Campus law enforcement accreditation team to visit SMU

accreditation

Campus law enforcement accreditation team to visit SMU

An invited team of assessors from the International Association of Campus Law Enforcement Administrators (IACLEA) will examine all aspects of SMU Police Department policy, procedures, management, operation and support services in September, SMU Police Chief Rick Shafer announced today.

The visit, scheduled for Sept. 22, 2013, is part of a voluntary accreditation process by which the assessment team verifies that the SMU Police Department meets IACLEA’s standards. IACLEA accreditation is a highly prized recognition of campus public safety professional excellence, Shafer said.

The SMU Police Department must comply with 203 different IACLEA standards to achieve accreditation. “It’s important to us to adhere to industry standards and to be familiar with the latest and most effective law-enforcement techniques,” Shafer said. “Outside assessments such as the accreditation process help to confirm our status as a leading-edge police department.”

As part of the accreditation process, University community members, agency employees and the public are invited to offer comments. Individuals may give telephone comments directly to the assessment team at 214-768-0803 from 8-11 a.m. Monday, Sept. 23.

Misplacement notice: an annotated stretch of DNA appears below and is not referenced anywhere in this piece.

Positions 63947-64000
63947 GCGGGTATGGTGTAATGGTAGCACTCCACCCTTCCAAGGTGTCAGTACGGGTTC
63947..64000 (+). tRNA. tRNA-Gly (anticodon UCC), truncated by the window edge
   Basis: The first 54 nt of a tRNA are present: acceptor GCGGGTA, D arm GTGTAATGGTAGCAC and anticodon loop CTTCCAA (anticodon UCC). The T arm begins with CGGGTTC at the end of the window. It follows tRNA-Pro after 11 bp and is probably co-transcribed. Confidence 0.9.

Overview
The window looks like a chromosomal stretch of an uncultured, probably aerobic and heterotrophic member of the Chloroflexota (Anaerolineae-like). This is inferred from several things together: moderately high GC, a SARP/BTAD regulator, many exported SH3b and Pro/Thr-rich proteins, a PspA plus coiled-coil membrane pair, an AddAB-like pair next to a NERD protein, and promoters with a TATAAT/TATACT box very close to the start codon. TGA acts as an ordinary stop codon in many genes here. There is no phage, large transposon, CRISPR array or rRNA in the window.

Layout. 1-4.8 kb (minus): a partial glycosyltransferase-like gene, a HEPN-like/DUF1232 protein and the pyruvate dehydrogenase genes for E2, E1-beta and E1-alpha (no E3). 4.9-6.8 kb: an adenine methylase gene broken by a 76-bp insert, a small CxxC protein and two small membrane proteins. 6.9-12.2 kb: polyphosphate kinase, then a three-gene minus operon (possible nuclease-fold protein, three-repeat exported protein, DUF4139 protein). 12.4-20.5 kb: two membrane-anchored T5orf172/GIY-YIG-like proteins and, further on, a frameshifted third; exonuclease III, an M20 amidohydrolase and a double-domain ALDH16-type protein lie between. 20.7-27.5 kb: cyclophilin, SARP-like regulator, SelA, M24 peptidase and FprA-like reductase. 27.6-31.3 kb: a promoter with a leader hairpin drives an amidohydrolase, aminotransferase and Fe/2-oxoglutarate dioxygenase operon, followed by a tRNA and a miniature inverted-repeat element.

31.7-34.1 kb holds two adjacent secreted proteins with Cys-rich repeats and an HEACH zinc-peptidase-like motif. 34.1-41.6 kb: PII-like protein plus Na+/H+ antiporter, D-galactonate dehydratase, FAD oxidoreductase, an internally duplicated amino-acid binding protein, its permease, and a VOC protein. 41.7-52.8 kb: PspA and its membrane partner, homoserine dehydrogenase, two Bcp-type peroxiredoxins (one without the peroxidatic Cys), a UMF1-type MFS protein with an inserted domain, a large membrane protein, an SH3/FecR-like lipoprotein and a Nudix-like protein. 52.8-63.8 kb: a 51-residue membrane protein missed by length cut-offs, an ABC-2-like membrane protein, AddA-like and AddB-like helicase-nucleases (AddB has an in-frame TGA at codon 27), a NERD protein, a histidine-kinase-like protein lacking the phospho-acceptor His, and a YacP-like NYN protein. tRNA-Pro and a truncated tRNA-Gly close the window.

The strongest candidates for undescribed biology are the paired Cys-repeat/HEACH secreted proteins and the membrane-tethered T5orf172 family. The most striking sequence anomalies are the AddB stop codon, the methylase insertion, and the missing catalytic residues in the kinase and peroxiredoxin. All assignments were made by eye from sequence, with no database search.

Written comments about the SMU Police Department’s ability to comply with the accreditation standards may be submitted to IACLEA Accreditation, 342 North Main St., West Hartford CT 06117-2507.

All comments must address the department’s ability to comply with IACLEA standards. A copy of the standards is available for viewing at the SMU Police Department, located at 3128 Dyer St. on the SMU campus. To view the standards, please contact SMU Police Sgt. Brian Kelly, accreditation manager for the SMU Police Department, at 214-768-1577.

The assessment team is composed of experienced campus law enforcement professionals from outside of Texas. The assessors are Capt. Gary Heller, Amtrak Police Department, team leader; and Capt. John K. Jacobs, University of Richmond.

The assessors will review written materials, interview individuals, and inspect facilities where compliance can be witnessed. Once they complete their review, they will report back to IACLEA, which will decide if the SMU Police Department will receive renewed accredited status, Kelly said.

Accreditation is for four years, during which the department must submit annual reports attesting to continued compliance with those standards under which it was initially accredited.

> Visit the SMU Police Department online